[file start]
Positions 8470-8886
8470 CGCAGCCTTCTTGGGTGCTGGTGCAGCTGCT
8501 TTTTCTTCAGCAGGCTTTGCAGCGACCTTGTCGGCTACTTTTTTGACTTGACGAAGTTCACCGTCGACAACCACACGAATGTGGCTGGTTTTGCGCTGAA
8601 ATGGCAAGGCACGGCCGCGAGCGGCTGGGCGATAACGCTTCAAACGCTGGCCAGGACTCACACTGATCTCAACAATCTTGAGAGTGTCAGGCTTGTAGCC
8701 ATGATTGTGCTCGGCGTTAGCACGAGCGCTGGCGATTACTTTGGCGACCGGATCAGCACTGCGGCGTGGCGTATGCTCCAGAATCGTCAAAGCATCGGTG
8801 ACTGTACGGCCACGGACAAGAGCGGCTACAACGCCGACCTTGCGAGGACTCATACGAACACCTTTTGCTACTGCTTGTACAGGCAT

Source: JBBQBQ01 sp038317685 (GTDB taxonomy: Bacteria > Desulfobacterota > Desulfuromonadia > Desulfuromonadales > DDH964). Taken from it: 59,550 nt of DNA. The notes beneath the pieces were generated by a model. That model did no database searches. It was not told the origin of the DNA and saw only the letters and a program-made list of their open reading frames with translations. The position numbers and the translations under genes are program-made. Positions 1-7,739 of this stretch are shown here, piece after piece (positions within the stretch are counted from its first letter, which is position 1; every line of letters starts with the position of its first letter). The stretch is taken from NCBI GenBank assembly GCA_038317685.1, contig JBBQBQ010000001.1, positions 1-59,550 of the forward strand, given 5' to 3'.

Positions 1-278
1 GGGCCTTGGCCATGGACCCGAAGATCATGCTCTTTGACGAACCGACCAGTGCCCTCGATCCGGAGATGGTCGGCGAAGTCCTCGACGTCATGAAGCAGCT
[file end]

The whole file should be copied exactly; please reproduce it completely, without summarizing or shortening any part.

Positions 8470-8886
8470 CGCAGCCTTCTTGGGTGCTGGTGCAGCTGCT
8501 TTTTCTTCAGCAGGCTTTGCAGCGACCTTGTCGGCTACTTTTTTGACTTGACGAAGTTCACCGTCGACAACCACACGAATGTGGCTGGTTTTGCGCTGAA
8601 ATGGCAAGGCACGGCCGCGAGCGGCTGGGCGATAACGCTTCAAACGCTGGCCAGGACTCACACTGATCTCAACAATCTTGAGAGTGTCAGGCTTGTAGCC
8701 ATGATTGTGCTCGGCGTTAGCACGAGCGCTGGCGATTACTTTGGCGACCGGATCAGCACTGCGGCGTGGCGTATGCTCCAGAATCGTCAAAGCATCGGTG
8801 ACTGTACGGCCACGGACAAGAGCGGCTACAACGCCGACCTTGCGAGGACTCATACGAACACCTTTTGCTACTGCTTGTACAGGCAT

Source: JBBQBQ01 sp038317685 (GTDB taxonomy: Bacteria > Desulfobacterota > Desulfuromonadia > Desulfuromonadales > DDH964). Taken from it: 59,550 nt of DNA. The notes beneath the pieces were generated by a model. That model did no database searches. It was not told the origin of the DNA and saw only the letters and a program-made list of their open reading frames with translations. The position numbers and the translations under genes are program-made. Positions 1-7,739 of this stretch are shown here, piece after piece (positions within the stretch are counted from its first letter, which is position 1; every line of letters starts with the position of its first letter). The stretch is taken from NCBI GenBank assembly GCA_038317685.1, contig JBBQBQ010000001.1, positions 1-59,550 of the forward strand, given 5' to 3'.

Positions 1-278
1 GGGCCTTGGCCATGGACCCGAAGATCATGCTCTTTGACGAACCGACCAGTGCCCTCGATCCGGAGATGGTCGGCGAAGTCCTCGACGTCATGAAGCAGCT